A recent evaluation of 160 meta-analyses involving animal studies covering six neurological conditions, most of which were reported to show statistically significant benefits of an intervention, found that the "success rate" was too large to be true and that only 8 of the 160 could be supported, leading to the conclusion that reporting bias was a key factor [18].

The retrospective selection of data for publication can be influenced by prevailing wisdom promoting expectations for particular outcomes, or, where the benefit of hindsight at the conclusion of a study allows an uncomplicated sequence of events to be traced and promulgated, as the only conclusion possible.

While research misconduct in terms of overt fraud [1,19,20] and plagiarism [21] is a topic with high public visibility, it remains relatively rare in research publications while data manipulation, data selection and other forms of bias are increasingly prevalent. Whether intentional, the result of inadequate training or due to a lack of attention to quality controls, they foster an approach and attitude that blurs the distinction between necessary scientific rigor and deception, and probably contribute substantially to the poor reproducibility of biomedical research findings [6,7].

Scientific bias represents a proverbial "slippery slope", from the subjectivity of "sloppy science" [1] and lack of replication [22] to the deliberate exclusion or non-reporting of data [6,7] to outright fabrication [19,20]. Plagiarism, distortion of data or its interpretation, physical manipulation of data, e.g., western blots [23], NMR spectra [24] to make the outcomes more visually appealing or obvious (often ascribed to the seductive simplicity of PowerPoint and the ease of manipulation with Photoshop), and blatant duplicity in the biopharma industry in the selective sharing of clinical trial outcomes [25] with inconclusive/negative trials often not reported [26], all contribute to the expanding concerns regarding scientific integrity and transparency.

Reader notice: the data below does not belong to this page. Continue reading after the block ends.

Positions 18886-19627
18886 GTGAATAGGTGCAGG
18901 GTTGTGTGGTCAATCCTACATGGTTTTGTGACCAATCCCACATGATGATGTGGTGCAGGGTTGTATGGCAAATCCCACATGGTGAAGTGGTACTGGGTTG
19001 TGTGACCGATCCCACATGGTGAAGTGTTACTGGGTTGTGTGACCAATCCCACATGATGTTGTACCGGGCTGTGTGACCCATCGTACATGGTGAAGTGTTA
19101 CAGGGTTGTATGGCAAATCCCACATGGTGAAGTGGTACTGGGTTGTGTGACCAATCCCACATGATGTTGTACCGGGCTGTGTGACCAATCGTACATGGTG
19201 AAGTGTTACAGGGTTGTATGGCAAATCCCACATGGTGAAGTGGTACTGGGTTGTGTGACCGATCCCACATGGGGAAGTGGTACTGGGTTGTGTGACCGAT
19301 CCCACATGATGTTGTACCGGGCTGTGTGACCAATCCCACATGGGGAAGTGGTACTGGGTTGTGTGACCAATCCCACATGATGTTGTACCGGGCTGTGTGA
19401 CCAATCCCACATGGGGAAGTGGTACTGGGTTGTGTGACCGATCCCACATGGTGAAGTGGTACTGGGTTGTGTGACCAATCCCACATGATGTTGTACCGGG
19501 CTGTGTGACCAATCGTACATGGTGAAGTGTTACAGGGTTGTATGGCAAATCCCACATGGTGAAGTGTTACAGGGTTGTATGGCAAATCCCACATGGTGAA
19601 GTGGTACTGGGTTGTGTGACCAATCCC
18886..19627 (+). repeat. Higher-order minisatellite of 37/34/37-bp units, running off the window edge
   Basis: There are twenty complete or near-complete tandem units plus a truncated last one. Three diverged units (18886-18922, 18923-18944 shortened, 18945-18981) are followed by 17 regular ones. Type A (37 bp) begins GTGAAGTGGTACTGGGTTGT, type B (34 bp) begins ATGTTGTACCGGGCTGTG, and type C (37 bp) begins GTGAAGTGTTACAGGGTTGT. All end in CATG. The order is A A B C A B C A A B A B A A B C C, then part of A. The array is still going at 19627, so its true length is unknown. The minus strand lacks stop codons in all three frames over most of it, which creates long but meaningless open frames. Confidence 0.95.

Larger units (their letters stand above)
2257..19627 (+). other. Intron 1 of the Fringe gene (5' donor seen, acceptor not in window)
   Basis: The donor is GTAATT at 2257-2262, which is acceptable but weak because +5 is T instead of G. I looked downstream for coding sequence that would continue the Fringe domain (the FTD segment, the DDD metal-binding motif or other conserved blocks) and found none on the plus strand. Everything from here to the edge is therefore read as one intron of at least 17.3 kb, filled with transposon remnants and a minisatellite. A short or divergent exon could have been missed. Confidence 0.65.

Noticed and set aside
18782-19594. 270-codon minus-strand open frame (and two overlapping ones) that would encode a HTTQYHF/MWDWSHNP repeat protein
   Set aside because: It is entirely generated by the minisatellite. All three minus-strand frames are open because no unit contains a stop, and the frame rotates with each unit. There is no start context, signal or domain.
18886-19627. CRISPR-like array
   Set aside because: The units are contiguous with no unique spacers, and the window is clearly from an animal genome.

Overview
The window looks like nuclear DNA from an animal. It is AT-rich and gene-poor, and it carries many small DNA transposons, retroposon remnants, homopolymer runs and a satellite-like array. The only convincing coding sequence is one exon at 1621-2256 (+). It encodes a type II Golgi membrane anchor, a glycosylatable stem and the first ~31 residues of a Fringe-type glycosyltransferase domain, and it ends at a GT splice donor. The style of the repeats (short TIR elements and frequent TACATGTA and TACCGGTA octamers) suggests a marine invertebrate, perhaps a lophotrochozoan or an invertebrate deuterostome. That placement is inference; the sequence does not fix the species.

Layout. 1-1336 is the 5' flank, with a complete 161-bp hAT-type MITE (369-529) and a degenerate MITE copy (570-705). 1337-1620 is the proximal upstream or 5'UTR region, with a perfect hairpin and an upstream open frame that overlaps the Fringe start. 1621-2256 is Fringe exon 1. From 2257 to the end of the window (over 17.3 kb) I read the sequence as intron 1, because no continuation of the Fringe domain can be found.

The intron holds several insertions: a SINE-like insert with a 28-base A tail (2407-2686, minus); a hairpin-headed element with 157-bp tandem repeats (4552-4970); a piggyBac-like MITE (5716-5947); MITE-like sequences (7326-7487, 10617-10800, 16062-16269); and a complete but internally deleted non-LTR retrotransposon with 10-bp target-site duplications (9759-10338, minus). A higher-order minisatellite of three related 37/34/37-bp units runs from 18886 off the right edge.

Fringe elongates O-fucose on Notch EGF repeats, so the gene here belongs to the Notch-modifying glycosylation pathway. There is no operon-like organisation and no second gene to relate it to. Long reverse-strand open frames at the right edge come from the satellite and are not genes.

This is an issue that obviously increases in importance as the outcomes of investigator bias impact the expenditure of millions of dollars on research programs that are progressed based on data presented; where inappropriate New Chemical Entities are advanced into clinical trials also exposing patients to undue risk; and unvalidated biomarkers are promoted to an anxious and misinformed public.

Correcting bias

With the increase in bias, data manipulation and fraud, the role of the journal editor has become more challenging, both from a time perspective and with regards to avoiding peer-review bias [27]. And while keeping the barriers high [8,28], much of the process still depends on the integrity and ethics of the authors and their institutions. It is paramount that institutions, mentors and researchers promote high ethical standards, rigor in scientific thought and ongoing evaluations of transparency and performance that meet exacting guidelines. Clinical trials with a full protocol defining size of the study, randomization, dosing, blinding and endpoints have to be registered before the study can begin, and, at the conclusion of the study, every patient has to be accounted for and included in the analysis. A proposal has been made [29] that non-clinical studies should adopt the same standards and, while not a requirement, such guidelines provide a useful rule of thumb to consider when designing any study. These topics, and their impact on the translation of research findings to the clinic, will be discussed in greater detail in an upcoming article in Biochemical Pharmacology [30].